The biggest problem in the life of today’s all-too-typical mother is herself. She is her own worst enemy. “Them’s fightin’ words,” I know, but please, hold the tomatoes and other vegetables and bear with me.

One of the doctrines of the “Good Mommy Club,” the evil sisterhood to which many if not most of today’s mommies belong, albeit unwittingly, has it that the Good Mommy does as much for her child as she possibly can, and then some.

A guarantee of frustration, anxiety, stress, resentment and guilt, that.

The mother of the 1950s, the decade of my childhood, had no Good Mommy Club to belong. Furthermore, that very common-sensically grounded mother wouldn’t be welcome in today’s Good Mommy Club, which got its start around 1970 and has been swallowing women whole ever since.

By the time I was 3, my mother was deliberately, with purpose in mind, doing as little for me as reason allowed. I learned to tie my own shoes when I was 4, for example, because my mother, after showing me how, refused to tie them for me.

“John Rosemond,” she would say, “My job is to make sure you learn to stand on your own two feet, and if I let you stand on mine, you’ll never learn to stand on yours.”

Hardly the words of an enabler. Kids don’t hear their moms talk like that anymore. What a shame.

Telling her I “couldn’t” do something was unacceptable. “Well, that’s too bad,” she’d say, “because I’m not doing it for you.”

Unlike all too many of today’s kids, I was not an object of obsession, much less coddling. I knew full well that my mother loved me with all her heart, but I was not the be-all, end-all of her existence. She had a life outside of her responsibilities toward me — a job, college, lots of friends. For that reason, I saw her as an interesting person. She taught me at an early age that women were interesting people. Every mother should have that purpose in mind.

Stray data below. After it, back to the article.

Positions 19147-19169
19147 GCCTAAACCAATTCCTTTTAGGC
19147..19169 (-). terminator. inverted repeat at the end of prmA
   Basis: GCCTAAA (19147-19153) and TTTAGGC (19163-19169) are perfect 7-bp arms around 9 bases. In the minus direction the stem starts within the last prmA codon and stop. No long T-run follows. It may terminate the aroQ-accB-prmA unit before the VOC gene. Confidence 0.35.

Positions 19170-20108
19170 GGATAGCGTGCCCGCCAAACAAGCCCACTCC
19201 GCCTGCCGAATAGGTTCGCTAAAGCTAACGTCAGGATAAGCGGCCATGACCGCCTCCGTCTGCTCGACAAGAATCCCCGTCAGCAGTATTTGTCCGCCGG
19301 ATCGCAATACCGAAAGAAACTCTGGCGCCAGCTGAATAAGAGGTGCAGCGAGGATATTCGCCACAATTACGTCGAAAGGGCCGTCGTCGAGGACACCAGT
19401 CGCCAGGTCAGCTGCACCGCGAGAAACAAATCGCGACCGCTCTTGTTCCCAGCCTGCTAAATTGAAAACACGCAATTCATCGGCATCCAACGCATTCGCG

A mother who is obsessed with her kids is not going to be regarded by them as interesting. They are going to take her for granted. The idol doesn’t find the idol-worshipper interesting in the least.

All too many of today’s mothers have taught their kids — again, unwittingly — to think of them as biological vending machines who are there to dispense and deliver whatever they want. Vending machine, perpetual enabler, servant-on-the-ready: not self-respecting roles for a woman to play in a child’s life.

Today’s all-too-typical mom demeans herself, and her sycophantic attitude leads to disrespect of all sorts. (And yes, I know there are exceptions and they know who they are.) Instead of respecting their mothers and wanting to please them, the Good Mommy’s kids expect from her.

I give thanks almost daily for having been blessed with a mom who showed me how to tie my shoes when I was 4 and let me figure it out from there.

Visit family psychologist John Rosemond’s website at johnrosemond.com; readers may send him email at questions@rosemond.com; due to the volume of mail, not every question will be answered.

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